> > >I just recently heard of both SPAH and this list. I have been
> > > for a while and searching the archives, but have found little on
> > > (half-) valved diatonics, which I like to play. I am hoping to
> > others
> > > who are similarly inclined.
> > Good to hear of players taking the half-valved harmonica seriously.
> > a long-term acolyte: I started half-valving my diatonics in the mid
> > 80's, and soon after did the same with chromatics; all my
> recordings are
> > on half-valved harps, diatonics and chromatics. Suzuki's ProMaster
> > MR350-V, the first commercial half-valved diatonic, was a result of
> > suggesting the idea to Suzuki.
> > After getting used to the beautiful expressiveness of the
> > diatonic, it is very hard to go back to playing an un-valved harp.
> > lower 7 blow notes and upper 4 draws can be given vibrato and
> > effects, which I really miss on an un-valved harp. However, using a
> > half-valved diatonic for fully chromatic playing is another kettle
> > fish. On a diatonic, I use half-valving for expression, not
> > chromaticism. Getting the bend down to pitch is not too bad, but
> > a valved bend in tune, stable and sounding nice is very hard, and
> for me
> > the results are too nasty to be practically usable. Knowing how
> hard it
> > is, I appreciate the efforts of those who try this route -
> especially PT
> > Gazell. It would be interesting to hear your experiences of using
> > bends, PT.
> > However, I feel there is a better way to go: the half-valved
> > Chromatics need to be intrinsically very airtight and preferably in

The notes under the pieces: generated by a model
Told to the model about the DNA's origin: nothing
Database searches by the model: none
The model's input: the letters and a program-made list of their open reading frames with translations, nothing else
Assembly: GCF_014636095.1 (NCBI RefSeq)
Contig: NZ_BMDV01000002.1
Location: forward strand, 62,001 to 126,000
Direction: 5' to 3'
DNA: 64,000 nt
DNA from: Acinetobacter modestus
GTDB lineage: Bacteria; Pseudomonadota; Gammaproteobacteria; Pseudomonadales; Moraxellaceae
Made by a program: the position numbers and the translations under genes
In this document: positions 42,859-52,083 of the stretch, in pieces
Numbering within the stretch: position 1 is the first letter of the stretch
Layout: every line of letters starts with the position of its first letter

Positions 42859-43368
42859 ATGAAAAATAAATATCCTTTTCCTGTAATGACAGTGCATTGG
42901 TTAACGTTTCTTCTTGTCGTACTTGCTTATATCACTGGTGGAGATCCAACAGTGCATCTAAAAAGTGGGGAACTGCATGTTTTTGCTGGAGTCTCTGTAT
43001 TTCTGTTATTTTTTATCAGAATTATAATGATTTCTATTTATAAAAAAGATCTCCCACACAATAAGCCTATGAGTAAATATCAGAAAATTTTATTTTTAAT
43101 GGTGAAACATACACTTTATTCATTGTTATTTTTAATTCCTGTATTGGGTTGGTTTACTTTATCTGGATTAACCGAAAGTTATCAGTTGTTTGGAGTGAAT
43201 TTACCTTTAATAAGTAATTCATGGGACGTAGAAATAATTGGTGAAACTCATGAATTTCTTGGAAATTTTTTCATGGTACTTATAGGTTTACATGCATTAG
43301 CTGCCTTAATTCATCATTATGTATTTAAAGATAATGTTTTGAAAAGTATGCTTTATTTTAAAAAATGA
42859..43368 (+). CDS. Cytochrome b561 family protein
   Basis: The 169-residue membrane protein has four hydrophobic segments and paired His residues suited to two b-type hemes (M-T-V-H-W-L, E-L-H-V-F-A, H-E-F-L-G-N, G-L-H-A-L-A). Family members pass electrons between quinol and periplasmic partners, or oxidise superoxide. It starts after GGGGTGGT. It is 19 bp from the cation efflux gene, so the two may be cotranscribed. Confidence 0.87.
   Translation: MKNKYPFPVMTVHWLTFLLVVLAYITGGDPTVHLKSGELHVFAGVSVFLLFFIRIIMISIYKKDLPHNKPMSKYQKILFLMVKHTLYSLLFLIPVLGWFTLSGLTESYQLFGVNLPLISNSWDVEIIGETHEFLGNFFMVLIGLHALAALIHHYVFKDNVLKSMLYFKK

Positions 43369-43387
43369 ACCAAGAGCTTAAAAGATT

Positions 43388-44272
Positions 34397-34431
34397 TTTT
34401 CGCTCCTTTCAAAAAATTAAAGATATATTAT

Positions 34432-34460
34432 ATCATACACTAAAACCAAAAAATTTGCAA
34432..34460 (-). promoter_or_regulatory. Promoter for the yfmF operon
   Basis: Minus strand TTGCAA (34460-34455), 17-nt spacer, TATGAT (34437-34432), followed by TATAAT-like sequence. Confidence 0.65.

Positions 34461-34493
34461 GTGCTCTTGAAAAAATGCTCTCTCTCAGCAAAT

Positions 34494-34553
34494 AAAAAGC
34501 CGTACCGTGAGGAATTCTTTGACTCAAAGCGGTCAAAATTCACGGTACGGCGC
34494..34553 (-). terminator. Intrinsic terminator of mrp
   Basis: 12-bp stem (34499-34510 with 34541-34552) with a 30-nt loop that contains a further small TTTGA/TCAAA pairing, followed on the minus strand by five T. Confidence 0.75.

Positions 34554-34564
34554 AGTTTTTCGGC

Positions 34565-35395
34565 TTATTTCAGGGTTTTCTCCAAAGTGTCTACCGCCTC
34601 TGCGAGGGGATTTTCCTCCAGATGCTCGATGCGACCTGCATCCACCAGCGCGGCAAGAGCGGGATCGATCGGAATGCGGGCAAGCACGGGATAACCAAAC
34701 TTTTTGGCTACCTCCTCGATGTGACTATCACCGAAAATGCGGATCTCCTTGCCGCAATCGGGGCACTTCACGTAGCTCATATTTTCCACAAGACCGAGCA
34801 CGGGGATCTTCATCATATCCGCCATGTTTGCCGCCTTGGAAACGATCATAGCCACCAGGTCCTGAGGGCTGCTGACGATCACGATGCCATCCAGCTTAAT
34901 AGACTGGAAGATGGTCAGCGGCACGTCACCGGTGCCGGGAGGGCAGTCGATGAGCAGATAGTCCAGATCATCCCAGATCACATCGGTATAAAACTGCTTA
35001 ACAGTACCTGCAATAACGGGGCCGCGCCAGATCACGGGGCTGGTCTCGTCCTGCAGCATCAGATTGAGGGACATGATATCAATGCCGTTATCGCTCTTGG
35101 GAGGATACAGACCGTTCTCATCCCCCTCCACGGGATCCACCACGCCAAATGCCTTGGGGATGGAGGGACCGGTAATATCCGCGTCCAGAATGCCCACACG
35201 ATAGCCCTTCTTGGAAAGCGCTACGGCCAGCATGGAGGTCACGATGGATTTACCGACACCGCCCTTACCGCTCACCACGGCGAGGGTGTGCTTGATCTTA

> > alternate tunings (where every blow and draw reed is at least a
> > apart) to really suit half-valving. But when it's set up right, in
> > opinion the half-valved chromatic is the best all-round harp in
> terms of
> > combining expressiveness and real usable chromaticism.
> > Even on a Solo-tuned chromatic you can half-valve every
> > hole (1,3,5,7,9,11) to get semitone draw bends, though it's best to
> > leave draw valves on holes 4 and 8, and on hole 2 and perhaps 6.
> > those familiar with Richter tuning, Hohner's half-valved Slide Harp
> > available, though it is sadly not nearly as airtight as it should
> > With customisation it works a lot better, and better half-valved
> > chroms can be made using the larger holes of the cross-style
> > Diminished and Whole-Tone tuning are great on half-valved
> chromatic, as
> > you get a lot of enharmonics using slide or bent notes, and you can
> > think up an infinite range of other tunings that would also suit.
> > Though I love the half-valved chromatic, there are very few serious
> > players. Apart from the fact there is no good off-the-shelf
> > chrom available, there are two reasons, I think: Traditional
> > players are used to the sound of valves on all holes (many of the
> > school wouldn't want to bend notes anyway), and Howard Levy's
> > work on overblow diatonic has given diatonic players a way to
> > chromaticism whilst retaining the traditional unvalved diatonic.
> > Both instruments and approaches have their strengths and appeal,
> and I
> > love hearing great players using either approach, but to me the
> > half-valved chromatic gives the best of both worlds: all chromatic
> > easy to obtain and in tune, as well as diatonic-type bending on
> half the
> > notes, giving many enharmonics (and therefore alternate phrasing
> > options), and lots of expression.
> > Brendan
> > WEB: http://www.brendan-power.com <http://www.brendan-power.com/>
> > _______________________________________________